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ESSA Does Provide an Opportunity to Expand Mastery Learning… Will States Seize the Chance?

August 12, 2017 Leave a comment

25 years ago when I was beginning my second term was Superintendent in MD, my staff members and I decided we would make an earnest effort to introduce the concept of mastery learning to our district. Our plan was to develop an “Essential Curriculum” that would identify the sequence of skills every student needed to master in subject areas and then develop performance assessments to determine if students had mastered the plan. Students would progress through the sequence at their own pace, based on our credo that performance would be constant and time would be variable. Letter grades would be abandoned in favor of periodic progress reports and “grade levels” might ultimately be abandoned in favor of “families” or “pods”. It was an ambitious plan that was ultimately set aside because the State began launching what would ultimately become the Maryland State Performance Program, a precursor to the the kinds of state level tests that NCLB mandated. As the State Department began developing its guidelines for testing, it became evident that time would remain constant and performance wold be variable. That is, all tests would be administered during one time period to grade level cohorts defined by the age of students. While this state initiative did not derail our efforts to develop an Essential Curriculum, it DID undermine the direction we hoped to head in terms of assessing and grouping students. In effect, the decision to administer state-wide standardized tests flew in the face of mastery learning…. and not just in Maryland, but across the nation once NCLB was put in place.

NCLB testing did not extend to high schools, and some states, most notably Vermont and New Hampshire, passed regulations that enabled high schools to award credit for something other than “seat time”, opening the door for mastery learning to be introduced at the high school level. This open door led to partnerships with post secondary institutions, the introduction of on-line non-profit and public school sponsored on-line courses, and opportunities for students to gain credit for experiential learning.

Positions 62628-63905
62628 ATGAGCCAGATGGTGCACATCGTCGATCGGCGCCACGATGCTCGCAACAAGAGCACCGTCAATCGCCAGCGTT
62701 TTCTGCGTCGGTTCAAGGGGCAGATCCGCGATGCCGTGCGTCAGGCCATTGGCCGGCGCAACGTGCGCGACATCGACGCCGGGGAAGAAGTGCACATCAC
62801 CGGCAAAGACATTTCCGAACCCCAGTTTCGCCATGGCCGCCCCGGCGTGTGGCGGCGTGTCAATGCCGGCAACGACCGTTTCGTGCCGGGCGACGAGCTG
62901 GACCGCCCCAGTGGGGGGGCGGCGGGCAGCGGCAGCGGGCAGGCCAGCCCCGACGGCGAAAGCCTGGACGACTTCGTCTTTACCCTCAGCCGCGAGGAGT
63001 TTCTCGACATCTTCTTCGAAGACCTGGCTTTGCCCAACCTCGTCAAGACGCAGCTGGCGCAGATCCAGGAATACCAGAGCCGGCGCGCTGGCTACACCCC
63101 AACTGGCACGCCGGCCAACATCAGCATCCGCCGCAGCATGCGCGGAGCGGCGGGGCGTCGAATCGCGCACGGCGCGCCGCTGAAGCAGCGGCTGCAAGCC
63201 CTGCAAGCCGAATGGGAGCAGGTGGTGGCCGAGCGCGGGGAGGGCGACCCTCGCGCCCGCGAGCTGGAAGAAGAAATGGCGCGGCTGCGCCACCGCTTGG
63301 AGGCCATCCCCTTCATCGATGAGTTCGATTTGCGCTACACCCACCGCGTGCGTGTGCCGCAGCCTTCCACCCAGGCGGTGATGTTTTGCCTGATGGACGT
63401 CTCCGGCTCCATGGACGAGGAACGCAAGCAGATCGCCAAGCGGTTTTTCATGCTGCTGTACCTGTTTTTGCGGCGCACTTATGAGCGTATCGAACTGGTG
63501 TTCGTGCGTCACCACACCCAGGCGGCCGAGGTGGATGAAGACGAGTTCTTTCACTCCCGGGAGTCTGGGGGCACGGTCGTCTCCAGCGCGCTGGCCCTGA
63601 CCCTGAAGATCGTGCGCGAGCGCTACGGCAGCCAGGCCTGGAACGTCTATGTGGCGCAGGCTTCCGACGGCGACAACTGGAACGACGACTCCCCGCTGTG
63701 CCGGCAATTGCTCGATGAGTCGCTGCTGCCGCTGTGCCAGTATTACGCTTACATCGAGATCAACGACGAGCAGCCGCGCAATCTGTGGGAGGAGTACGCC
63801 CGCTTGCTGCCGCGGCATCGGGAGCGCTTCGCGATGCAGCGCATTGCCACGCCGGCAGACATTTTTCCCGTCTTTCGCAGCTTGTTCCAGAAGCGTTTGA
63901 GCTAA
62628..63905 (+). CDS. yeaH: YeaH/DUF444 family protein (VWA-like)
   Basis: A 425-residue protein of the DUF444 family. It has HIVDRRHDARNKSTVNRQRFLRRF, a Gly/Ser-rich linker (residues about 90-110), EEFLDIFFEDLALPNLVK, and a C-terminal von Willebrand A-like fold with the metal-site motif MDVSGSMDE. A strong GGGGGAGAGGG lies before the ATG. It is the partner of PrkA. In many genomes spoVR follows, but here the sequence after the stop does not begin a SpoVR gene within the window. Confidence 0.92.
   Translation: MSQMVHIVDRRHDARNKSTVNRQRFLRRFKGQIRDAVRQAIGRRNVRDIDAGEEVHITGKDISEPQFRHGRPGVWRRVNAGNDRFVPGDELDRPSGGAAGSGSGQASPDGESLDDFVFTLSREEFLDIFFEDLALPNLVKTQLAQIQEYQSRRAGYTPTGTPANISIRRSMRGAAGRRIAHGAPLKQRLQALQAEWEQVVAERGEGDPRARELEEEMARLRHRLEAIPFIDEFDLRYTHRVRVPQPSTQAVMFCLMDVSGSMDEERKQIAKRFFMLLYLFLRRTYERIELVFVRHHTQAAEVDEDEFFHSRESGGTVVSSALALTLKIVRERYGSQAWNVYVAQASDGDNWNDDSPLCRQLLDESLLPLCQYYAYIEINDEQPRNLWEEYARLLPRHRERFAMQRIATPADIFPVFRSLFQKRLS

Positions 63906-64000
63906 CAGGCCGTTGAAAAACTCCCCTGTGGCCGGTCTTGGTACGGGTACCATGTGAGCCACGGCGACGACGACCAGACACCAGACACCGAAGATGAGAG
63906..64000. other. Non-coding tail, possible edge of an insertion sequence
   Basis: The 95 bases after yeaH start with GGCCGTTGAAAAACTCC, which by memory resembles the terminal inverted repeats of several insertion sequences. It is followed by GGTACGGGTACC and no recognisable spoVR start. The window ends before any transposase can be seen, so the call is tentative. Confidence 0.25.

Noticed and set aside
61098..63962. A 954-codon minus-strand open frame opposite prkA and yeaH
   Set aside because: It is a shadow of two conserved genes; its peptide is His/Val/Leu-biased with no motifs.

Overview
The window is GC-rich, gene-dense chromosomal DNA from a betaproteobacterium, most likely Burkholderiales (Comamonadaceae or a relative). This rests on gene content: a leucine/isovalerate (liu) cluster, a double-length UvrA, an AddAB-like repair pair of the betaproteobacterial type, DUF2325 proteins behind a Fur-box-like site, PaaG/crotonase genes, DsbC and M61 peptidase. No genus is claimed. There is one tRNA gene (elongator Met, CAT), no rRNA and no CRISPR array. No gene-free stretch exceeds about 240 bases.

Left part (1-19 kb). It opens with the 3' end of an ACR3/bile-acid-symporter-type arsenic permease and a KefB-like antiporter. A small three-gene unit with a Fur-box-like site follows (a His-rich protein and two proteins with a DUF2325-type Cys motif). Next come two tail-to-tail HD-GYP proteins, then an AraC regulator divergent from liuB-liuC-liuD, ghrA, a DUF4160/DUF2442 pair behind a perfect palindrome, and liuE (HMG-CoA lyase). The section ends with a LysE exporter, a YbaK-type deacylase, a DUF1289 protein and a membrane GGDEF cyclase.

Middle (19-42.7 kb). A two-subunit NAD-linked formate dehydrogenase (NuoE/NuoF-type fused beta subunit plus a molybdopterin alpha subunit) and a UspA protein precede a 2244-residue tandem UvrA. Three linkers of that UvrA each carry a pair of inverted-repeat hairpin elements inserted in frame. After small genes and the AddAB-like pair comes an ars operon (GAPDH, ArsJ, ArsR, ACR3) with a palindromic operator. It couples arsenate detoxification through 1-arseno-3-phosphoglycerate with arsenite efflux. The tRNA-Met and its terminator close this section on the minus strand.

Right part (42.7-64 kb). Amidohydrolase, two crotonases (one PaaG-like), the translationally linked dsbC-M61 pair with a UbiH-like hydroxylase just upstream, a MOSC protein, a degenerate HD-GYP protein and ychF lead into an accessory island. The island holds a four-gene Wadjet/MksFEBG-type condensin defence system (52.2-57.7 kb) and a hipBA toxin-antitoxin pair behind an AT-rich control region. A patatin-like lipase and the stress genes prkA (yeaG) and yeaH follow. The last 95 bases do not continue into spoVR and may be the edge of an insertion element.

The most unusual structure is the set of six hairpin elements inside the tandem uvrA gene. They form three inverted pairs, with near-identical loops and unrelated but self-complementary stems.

My misgivings about ESSA are well documented in this blog, especially given the GOP dominated statehouses across the nation who might use the state level flexibility to re-impose failed ideas like VAM and using tests as the sole or primary metric for “grading” schools. But, as Kyle Spencer reported in yesterday’s NYTimes, ESSA DOES provide an opportunity for schools and school districts to achieve the concepts our district in MD set out to implement 25 years ago. In “A New Kind of Classroom: No Grades, No Failing, No Hurry”, Mr Spencer describes precisely the kind of program we hoped to implement… and it describes the kinds of resistance we ran into apart from the state standardized test program. The exemplary program Mr. Spencer profiled in NYC’s MS 442 allows students to progress at their own rate, gives them and their parents timely feedback as the progress through the course sequences, and makes performance constant and time the variable.

But programs like the one Mr. Spencer describes, as he notes, does engender resistance from several sources. Parents who want to know the child’s “grade” are befuddled by the system that tracks progress through a sequence of skills. The high schools, who seek a percentage score as an admissions criteria, are flummoxed by the skill reporting as well, forcing the cadre of NYC schools using the mastery approach to develop an algorithm to assign such “grades” to its students. Teachers who find the change of approach mind-boggling have left the schools where mastery learning has been introduced.

Mr. Spencer’s article captures the ways that mastery learning is a radical departure from the dominant “factory” paradigm and how it plays out from the student’s perspective and emphasizes how the emerging grassroots mastery schools movement is necessarily different from school-to-school. He also describes the two factors that are making mastery learning possible now more than ever: ESSA… and technology:

…The rise of online learning has accelerated the shift, and school technology providers have been fierce advocates. It’s no surprise that schools adopting the method are often the same to have invested heavily in education software; computers are often ubiquitous inside their classrooms.

He also describes the reasons that mastery learning might be compromised: by focussing on cost-cutting; by devolving into a checklist mentality for all courses; by assuming that the metrics used to measure “mastery” are perfect;

Mastery-based learning, of course, has its critics. Amy Slaton, a professor at Drexel University in Philadelphia who studies the history of science and engineering in education, worries that the method is frequently adopted to save costs. (When paired with computers, it can lead to larger classrooms and fewer teachers.)

Jane Robbins, a lawyer and senior fellow at the American Principles Project who has written critically about mastery-based education, said she finds the checklist nature of the system anti-intellectual. While it may work to improve math skills, it is unlikely to help students advance in the humanities, she said.